Friday, January 30, 2015

A Bird Is a Bird

I have to admit that this book had me at the cover, which features one of my favorite birds, the Black-necked Stilt. Okay, I admit, I have a lot of favorite birds and many of them are included in A Bird Is a Bird.

Lizzy Rockwell uses short, poetic lines of text and simple, yet realistic,
illustrations to explain how birds are distinguished from other animals and the many ways we can categorize birds, juxtaposing different species to make her point. A bird can be tall or short, fancy or plain. They use their beaks to consume different types of foods. Despite any differences, a bird is a bird because it starts out as an egg and they have feathers.

The text is simple enough for a beginning reader to read alone and the story ends with a little girl watching a Rock Pigeon from her window. I appreciate that the book concludes with a child enjoying a very common, and frequently maligned, bird. These common birds, more so than my beloved Roseate Spoonbill or the elusive Eastern Screech Owl are what most kids will easily see at home and that will get them started as birdwatchers. Most of the examples are birds that children would find somewhere in the United States, although the Toco Toucan might be in an aviary and the penguin only in an aquarium, allowing the book to act as a sort of checklist for observations.

For classrooms or extended reading time, pair this book with An Egg is Quiet by Dianna Hutts Aston, which looks at one feature of a bird (the egg) and how many other animals also start out as eggs. Other thematic options for paired reading are two of Rockwell's earlier books, A Nest Full of Eggs, written by Pricilla Betz Jenkins, or Our Yard is Full of Birds, written by her mother, Anne Rockwell.

Monday, January 26, 2015

Survival Secrets of Turkey Vultures

Vultures get no respect. We use the term to signify someone who is contemptible and who preys on others. In fact, as readers of this educational book discover, they are great helpers and important to our eco-system. They also live in nuclear families and both parents tend to the chicks.

Vultures are not predators, lacking sharp talons or a muscular jaw. They glide a lot, using the thermals and updrafts to keep aloft. In Survival Secrets of Turkey Vultures, photographs by nature photographers show the turkey vulture gliding across the sky while tightly written text explains what is happening. 

The turkey vulture relies heavily on scent to find food, thus the "hole" in the
Turkey Vulture
Her nares (nostrils) seek the scent of decay as turkey vultures are natures garbage collectors. This is not an easy task as other birds attack and peck at the turkey vulture to keep her out of their territory. When the turkey vulture finds carrion, she eats, hoping that no enemy tries to take the food from her. Vultures have few defenses against coyotes and others who would take their food. Facing other carrion eaters, the vulture vomits. Only then is the bird light enough to fly away from danger.  Readers follow a day in the life of a mated pair of turkey vultures as they care for newborn chicks. Mother and father share chick care duties and each will hunt to feed the babies, who are really cute. 

Following the story, Toor provides vulture facts and activities for classroom use. Also on the author's website teachers and parents will find even more vulture activities and learning links, including a curriculum guide and visual glossary. While the book is short, it and the ancillary materials pack a powerful punch. Best for readers in grades 3-7 but any bird lover will learn new things.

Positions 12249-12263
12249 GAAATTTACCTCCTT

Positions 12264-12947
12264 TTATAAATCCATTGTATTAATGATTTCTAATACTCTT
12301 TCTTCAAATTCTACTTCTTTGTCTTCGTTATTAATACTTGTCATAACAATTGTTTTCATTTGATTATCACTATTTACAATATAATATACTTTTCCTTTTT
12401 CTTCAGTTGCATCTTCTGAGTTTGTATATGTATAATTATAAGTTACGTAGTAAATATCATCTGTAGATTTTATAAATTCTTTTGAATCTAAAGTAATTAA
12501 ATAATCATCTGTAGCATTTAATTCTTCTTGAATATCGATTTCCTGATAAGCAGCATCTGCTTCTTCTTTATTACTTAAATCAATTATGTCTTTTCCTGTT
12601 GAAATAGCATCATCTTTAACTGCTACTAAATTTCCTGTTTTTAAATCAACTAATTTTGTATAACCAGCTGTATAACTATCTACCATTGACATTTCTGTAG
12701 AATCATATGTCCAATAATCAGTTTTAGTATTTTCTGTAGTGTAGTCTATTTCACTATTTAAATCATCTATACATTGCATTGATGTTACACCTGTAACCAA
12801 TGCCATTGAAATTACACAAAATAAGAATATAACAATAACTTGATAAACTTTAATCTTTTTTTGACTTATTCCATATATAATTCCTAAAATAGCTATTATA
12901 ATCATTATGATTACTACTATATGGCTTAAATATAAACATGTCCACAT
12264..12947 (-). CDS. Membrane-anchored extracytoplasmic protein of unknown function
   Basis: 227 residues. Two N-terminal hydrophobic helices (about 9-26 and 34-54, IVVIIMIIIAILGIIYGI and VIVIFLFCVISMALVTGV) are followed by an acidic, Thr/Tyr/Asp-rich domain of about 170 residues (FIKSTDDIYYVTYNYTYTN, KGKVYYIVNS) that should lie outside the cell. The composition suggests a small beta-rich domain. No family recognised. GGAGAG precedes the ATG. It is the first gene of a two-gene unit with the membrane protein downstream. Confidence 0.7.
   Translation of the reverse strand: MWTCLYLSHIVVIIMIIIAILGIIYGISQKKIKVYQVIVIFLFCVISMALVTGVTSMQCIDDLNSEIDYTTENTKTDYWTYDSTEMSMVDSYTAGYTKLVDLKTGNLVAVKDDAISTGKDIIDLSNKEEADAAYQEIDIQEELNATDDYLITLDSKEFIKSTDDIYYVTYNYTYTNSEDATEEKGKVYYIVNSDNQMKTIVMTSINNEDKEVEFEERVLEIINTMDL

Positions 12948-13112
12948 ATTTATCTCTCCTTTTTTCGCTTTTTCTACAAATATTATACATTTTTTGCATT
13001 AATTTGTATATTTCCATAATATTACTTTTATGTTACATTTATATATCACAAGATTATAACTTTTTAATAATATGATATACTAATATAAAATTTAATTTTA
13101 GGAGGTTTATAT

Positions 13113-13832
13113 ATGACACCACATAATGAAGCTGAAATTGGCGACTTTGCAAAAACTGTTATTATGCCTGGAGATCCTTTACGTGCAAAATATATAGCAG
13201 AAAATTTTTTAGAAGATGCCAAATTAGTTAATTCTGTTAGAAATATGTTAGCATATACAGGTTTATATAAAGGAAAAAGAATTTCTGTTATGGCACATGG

I love vultures! The first photograph I took when I started photographing birds was of a black vulture,
Black Vulture in Rockport, TX
While there are more species in the Old World, New World vultures include the turkey vulture, black vulture, three species found in Mexico and South America, and the California and Andean condors. Colloquially some people refer to turkey vultures as buzzards. In fact, buzzards are birds of prey that will eat live animals and insects, as well as carrion. Some folks think that because there were buzzards in Merry Olde England the colonists who saw vultures and other large soaring birds just started calling them buzzards. But they are not so unless you want to see birders, biologists, and naturalists cringing, show these birds they respect they deserve and call them vultures!

Tuesday, January 20, 2015

Penguin Awareness Day

I firmly believe there is a day to celebrate anything and everything. Today, January 20, is Penguin Awareness Day. Later, on April 25, we can celebrate World Penguin Day. I'm not sure why or how Penguin Awareness Day started but World Penguin Day coincides with the northward migration of these funny, flightless birds. One source indicates the day celebrates "everyone's favorite zoo animals." Personally, I prefer to see these cuties in their natural habitat. So far the only place I've seen penguins "in the flesh" was on Phillips Island, Australia. The little fairy penguins are adorable and their parade is not to be missed. At dusk the tiny birds swim back to shore and march, often in a line, back to their homes.
Courtesy of Creative Commons

Several sources suggest ways to celebrate today. Wear a tuxedo, donate stuffed penguin toys to children, visit a local zoo...I prefer the idea of protecting marine resources. Go out a pick up trash on the beach. Don't throw bottles and plastic into the ocean. Stop over-fishing. Read a book like Poles Apart by Elaine Scott. I want there to be penguins in the wild when I finally get to Antarctica. And have a little fun today....waddle like a penguin.